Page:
Fiber Fights Breast Cancer

Whether a woman gets it from beans, fruits, vegetables, or grains – dietary fiber has been found to lower a woman’s risk for breast cancer, studies have found.

Increased Fiber Intake Helps Prevent Breast Cancer

A comprehensive study published by Maryam Farvid and team from Harvard T.H. Chan School of Public Health in Boston studied data from 20 different trials involving millions of women. It revealed that a high total fiber consumption can lower risk of breast cancer by 8%, compared to low consumption of fiber. The study was published by the American Cancer Society in the journal Cancer.

The researchers compared fiber consumption and types of fiber intake, and its link to breast cancer incidence rates in 17 cohort trials, one clinical trial, and two nested case trials. Results have shown that those who consumed the most fiber tend to have an 8% reduced risk of cancer.

The team found that American women usually get 45% of their dietary fiber from cereals and whole grains. Veggies are the source of around 23% of fiber, and the rest are divided between beans, nuts, seeds, and fruits. However, the study found that it doesn’t matter where the dietary fiber came from.

The researchers also found that only soluble fiber, the kind that can be found in foods like nuts, cereals, fruits, veggies, oatmeal, beans, lentils, and peas, had a statistically significant association with reduced breast cancer incidence. Insoluble fiber is also found to reduce the risk but the effect wasn’t statistically significant.

The studies involved prospective trials, where a trial is set up and result are tabulated as time goes by. Prospective studies are known to have more validity and accuracy in results than retrospective studies that ask women what they ate in the past.

Besides the overall reduction in the risk of cancer, the review also found that the anti-cancer benefits of fiber can be applied to women of all ages. Postmenopausal and pre-menopausal women can also experience a significantly decreased risk of developing breast cancer by getting a high intake of fiber.

Most of the studies were concerning postmenopausal breast cancer, but five reports examined premenopausal cancer, the effect of fiber was more significant: an 18 percent reduced risk for women who consumed the most.

There are several possible mechanisms why taking more fiber reduces the risk of breast cancer, which includes increased levels of sex hormone-binding globulin, improved insulin sensitivity and blood glucose control, and improved intestinal microbiota.

A high fiber diet is also associated with increased intake of vitamins, minerals, and phytochemicals that can protect the body and help fight against cancer.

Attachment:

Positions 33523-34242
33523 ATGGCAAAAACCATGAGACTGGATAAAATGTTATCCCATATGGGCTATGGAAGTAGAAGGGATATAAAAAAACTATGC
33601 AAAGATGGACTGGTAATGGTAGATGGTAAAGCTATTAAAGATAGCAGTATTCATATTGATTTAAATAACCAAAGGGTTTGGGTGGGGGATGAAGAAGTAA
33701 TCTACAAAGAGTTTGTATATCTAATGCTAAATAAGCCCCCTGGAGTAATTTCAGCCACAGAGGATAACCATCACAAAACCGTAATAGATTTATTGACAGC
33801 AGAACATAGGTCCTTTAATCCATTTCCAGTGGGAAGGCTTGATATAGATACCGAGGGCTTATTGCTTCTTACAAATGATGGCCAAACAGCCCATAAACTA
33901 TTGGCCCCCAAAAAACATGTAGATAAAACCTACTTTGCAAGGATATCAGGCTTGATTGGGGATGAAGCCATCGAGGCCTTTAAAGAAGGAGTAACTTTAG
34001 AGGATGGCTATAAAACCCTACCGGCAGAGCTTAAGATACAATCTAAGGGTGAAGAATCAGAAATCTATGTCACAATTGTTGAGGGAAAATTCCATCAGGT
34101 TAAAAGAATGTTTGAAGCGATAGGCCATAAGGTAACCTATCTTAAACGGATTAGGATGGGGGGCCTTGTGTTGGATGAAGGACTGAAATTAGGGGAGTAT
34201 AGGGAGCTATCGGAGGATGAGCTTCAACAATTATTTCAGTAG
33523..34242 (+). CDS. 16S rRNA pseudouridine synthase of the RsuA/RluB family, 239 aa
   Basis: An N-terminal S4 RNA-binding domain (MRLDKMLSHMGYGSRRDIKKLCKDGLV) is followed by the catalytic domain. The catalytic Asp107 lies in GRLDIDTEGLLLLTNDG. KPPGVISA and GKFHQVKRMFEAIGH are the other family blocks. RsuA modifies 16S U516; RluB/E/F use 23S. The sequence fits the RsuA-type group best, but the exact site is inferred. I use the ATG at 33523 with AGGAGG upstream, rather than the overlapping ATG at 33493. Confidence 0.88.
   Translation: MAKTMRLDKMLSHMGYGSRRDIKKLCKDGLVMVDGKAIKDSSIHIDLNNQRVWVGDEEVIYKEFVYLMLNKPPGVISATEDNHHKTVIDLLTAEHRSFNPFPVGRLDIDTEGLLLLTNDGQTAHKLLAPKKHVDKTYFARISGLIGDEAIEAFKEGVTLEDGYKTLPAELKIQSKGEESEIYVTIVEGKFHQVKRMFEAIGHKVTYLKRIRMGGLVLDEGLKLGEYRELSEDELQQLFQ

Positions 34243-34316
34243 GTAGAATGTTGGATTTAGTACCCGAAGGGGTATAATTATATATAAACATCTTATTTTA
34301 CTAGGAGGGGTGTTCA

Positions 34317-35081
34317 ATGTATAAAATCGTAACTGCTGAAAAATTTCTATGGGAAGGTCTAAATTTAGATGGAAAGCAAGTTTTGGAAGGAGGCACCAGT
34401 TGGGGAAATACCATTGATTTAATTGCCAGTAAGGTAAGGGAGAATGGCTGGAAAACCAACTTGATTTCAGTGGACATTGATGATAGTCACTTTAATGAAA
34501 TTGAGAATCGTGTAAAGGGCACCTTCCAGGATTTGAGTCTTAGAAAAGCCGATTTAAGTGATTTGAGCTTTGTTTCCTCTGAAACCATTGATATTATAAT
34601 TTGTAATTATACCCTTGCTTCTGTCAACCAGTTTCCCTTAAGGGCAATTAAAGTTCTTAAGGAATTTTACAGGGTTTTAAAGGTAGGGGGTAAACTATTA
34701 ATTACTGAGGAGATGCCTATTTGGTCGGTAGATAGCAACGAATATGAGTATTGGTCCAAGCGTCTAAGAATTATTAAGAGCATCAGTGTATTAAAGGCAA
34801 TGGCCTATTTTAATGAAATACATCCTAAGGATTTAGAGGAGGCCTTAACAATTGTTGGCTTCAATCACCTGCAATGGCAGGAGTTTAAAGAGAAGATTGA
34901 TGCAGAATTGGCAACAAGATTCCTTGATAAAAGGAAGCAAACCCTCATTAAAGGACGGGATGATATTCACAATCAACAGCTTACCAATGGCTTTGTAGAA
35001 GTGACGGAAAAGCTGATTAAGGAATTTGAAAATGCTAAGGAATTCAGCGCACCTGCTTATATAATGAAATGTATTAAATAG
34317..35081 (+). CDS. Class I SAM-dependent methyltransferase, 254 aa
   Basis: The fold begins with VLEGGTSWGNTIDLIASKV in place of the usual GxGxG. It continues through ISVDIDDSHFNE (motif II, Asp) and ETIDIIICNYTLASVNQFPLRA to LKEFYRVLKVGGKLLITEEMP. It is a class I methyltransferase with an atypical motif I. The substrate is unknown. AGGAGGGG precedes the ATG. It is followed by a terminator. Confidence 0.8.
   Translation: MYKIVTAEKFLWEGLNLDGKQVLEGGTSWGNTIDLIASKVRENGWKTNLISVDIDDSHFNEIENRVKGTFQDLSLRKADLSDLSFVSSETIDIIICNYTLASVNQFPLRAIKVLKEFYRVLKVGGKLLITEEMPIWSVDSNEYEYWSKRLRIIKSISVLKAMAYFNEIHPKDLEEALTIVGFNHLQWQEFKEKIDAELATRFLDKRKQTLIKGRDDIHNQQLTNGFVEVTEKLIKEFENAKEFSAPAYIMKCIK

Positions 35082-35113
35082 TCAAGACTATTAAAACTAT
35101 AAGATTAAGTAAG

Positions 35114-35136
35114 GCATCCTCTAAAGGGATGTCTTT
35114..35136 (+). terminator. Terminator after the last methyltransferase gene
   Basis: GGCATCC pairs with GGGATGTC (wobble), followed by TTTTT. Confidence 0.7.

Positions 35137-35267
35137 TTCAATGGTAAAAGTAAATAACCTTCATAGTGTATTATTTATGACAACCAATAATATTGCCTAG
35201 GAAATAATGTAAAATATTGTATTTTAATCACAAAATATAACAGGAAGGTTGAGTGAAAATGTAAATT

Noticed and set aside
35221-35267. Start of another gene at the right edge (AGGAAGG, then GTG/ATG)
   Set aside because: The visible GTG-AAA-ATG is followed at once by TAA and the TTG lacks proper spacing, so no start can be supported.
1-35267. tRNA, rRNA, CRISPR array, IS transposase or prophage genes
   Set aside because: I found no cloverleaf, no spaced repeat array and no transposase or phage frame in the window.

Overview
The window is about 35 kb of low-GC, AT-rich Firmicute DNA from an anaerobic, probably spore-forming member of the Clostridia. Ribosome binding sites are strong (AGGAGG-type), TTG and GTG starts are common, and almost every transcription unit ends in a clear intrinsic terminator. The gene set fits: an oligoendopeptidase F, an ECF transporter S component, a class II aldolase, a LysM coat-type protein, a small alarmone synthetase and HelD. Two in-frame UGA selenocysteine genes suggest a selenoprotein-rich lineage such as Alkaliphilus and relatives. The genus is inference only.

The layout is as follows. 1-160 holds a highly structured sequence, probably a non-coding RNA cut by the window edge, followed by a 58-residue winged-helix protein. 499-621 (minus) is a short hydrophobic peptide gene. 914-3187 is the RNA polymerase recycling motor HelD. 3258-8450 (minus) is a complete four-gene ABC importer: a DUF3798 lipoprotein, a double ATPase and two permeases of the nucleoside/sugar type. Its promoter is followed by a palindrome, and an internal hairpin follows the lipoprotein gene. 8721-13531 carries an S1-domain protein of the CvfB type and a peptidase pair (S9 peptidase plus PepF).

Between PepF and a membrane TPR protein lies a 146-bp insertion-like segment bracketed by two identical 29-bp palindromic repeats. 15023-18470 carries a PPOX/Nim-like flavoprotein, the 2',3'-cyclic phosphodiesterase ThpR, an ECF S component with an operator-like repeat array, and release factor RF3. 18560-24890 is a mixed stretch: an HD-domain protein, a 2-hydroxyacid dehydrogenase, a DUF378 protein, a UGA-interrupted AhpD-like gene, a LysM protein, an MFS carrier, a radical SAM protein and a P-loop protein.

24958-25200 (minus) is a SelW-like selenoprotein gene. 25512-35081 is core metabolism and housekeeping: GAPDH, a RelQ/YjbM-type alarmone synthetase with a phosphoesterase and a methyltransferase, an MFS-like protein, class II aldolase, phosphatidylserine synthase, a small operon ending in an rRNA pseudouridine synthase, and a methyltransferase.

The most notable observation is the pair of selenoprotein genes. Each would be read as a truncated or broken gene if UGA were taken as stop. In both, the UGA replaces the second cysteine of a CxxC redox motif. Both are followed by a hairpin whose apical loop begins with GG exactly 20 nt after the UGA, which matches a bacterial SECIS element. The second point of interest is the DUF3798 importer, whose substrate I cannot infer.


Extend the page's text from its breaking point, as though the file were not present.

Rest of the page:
So, help prevent your body from developing cancers, try to consume all sources of fiber. Even if it’s only a modest risk reduction, adding different types of fiber to your diet offers many other health benefits to the body. The American Cancer Society’s recommended dietary guideline suggests higher consumption of whole grain, fruits, vegetables, and other high fiber food choices to prevent development of cancer.

How Fiber Affects Breast Cancer

Fiber-rich foods are found to contain compounds that can influence breast cancer growth and development. Here are some explanations as to how fiber influences breast cancer:

  1. Fiber increases frequency of bowel movements, which helps reduce breast cancer risk by increasing estrogen excretion. Circulating estrogen levels are a risk factor for breast cancer.
  2. High-fiber diets reduce the circulating C-reactive protein, which is an indicator of inflammation. Inflammation increases the risk of many diseases, including cancers.
  3. Fiber intake reduces weight gain. Being overweight and postmenopausal increases the risk of breast cancer for women.
  4. High fiber intake decreases serum cholesterol levels. Some evidences suggest that high cholesterol promotes breast cancer.
  5. Increased fiber intake – soluble fiber in particular – can improve blood sugar control and reduce excess insulin in persons with type 2 diabetes. Excess insulin in the blood, also known as hyperinsulinemia, increases risk of breast cancer and recurrence.

Natural Sources of Fiber

A healthy, fiber-rich diet is essential for the body, and having a decreased risk of developing breast cancer is just cherry on top. The following foods are excellent sources of soluble and insoluble fiber that is associated to reduced risk of breast cancer:

  • Apples
  • Oats
  • Broccoli
  • Buckwheat
  • Dry beans
  • Brussel sprouts
  • Kale
  • Turnips
  • Seaweed
  • Bel peppers
  • Carrots
  • Blueberries
  • Blackberries
  • Raspberries
  • Flaxseed
  • Brown rice
  • Tomatoes
  • Walnuts
  • Zucchini